How to Care for St. Augustine Grass
Many Southern homeowners choose St. Augustine grass as their lawn covering because of its ability to thrive in tropical and sub-tropical climates. St. Augustine grass (Stenotaphrum secundatum) spreads with stolons, often called runners, using a process called vegetative propagation. Each stolon forms its own root ball and blade set. The stolons weave together, forming a thick carpet-like ground cover. Following a maintenance schedule keeps a St. Augustine lawn looking lush and deep green for many years.
St. Augustine Grass Types
Homeowner have several different types of St. Augustine grass to choose from. Some cultivars offer increased insect and shade tolerance. Homeowners should carefully match their yard's characteristics with the St. Augustine type's requirements. Popular cultivars include the following.
Floratam: The most purchased turf grass in Florida and popular throughout the gulf coast region. Floratam needs five to six hours of sun per day but grows best in full sun. Homeowners with shady yards should consider other cultivars or ground covers. Set the lawnmower's cut height between three and four inches.
Palmetto: Palmetto prefers full sun, but grows in partly shady areas. Its drought tolerance makes it a candidate for homeowners with local watering restrictions. Set the lawnmower height to approximately three inches.
Seville: Considered a semi-dwarf grass, homeowners with Seville St. Augustine grass should set the lawnmower's cut height at 2-inches. Seville grows well in yards with shady areas. Regular insecticide applications help prevent chinch bug and webworm damage.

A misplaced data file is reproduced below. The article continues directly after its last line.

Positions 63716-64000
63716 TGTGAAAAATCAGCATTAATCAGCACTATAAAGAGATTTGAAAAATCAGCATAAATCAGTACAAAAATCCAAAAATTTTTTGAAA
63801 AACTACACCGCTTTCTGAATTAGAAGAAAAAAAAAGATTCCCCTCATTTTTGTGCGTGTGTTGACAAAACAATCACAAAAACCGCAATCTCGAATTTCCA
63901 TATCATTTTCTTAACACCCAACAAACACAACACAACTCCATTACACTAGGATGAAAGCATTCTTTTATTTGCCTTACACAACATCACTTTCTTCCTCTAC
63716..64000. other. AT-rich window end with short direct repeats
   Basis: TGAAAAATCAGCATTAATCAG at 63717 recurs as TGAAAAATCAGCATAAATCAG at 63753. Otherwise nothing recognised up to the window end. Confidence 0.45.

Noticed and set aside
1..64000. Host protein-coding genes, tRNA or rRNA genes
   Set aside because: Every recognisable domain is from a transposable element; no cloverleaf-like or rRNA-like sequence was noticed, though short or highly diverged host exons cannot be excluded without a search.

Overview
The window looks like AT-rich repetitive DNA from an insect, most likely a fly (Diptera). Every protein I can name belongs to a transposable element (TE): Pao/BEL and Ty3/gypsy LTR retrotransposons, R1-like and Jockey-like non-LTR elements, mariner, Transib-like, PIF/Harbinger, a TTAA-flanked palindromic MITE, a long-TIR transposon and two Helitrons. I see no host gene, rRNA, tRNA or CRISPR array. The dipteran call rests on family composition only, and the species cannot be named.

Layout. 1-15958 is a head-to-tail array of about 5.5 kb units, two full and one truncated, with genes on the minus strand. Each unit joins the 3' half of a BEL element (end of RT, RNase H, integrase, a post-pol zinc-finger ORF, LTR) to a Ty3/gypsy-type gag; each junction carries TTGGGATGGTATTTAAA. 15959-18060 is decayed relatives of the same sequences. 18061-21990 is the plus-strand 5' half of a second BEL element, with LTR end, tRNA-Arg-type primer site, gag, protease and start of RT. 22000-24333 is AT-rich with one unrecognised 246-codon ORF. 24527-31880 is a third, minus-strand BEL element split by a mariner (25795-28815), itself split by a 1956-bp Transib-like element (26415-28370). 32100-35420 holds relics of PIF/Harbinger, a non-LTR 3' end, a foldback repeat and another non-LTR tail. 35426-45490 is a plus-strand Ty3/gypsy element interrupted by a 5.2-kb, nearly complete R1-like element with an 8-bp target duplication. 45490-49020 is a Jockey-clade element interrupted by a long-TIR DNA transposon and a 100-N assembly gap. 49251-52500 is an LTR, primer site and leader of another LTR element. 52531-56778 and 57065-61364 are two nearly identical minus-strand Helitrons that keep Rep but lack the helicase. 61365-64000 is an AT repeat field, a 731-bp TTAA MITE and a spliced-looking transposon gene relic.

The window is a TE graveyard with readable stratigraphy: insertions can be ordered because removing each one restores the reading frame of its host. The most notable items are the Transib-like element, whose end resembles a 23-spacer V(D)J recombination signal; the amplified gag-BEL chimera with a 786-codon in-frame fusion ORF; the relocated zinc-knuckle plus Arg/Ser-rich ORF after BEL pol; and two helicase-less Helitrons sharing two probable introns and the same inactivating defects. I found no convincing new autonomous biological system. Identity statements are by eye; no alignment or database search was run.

Captiva: Known as a chinch bug-resistant St. Augustine grass, Captiva requires one-third less mowing than it's Floratam cousin due to it's slow growing nature. Captiva also performs reasonably well in shady yards. Set the lawnmower's blade height to about 2.5 inches.
The three numbers listed on a bag of fertilizer represent the nitrogen, phosphorus, and potassium percentages. To help understand these numbers, remember "up, down and all around." Basically, the first number helps the part of the plant above ground, the second number promotes below-ground root growth and the third number helps all parts of the plant. St. Augustine lawns like fertilizers with a high nitrogen content during the growing season and a more balanced fertilizer throughout the rest of the year. Pay attention to and do not exceed the manufacturer's recommended application rate. The lawn only absorbs a certain amount of fertilizer; the rest washes away and becomes a potential groundwater pollutant. Apply the fertilizer in the morning and thoroughly water the lawn.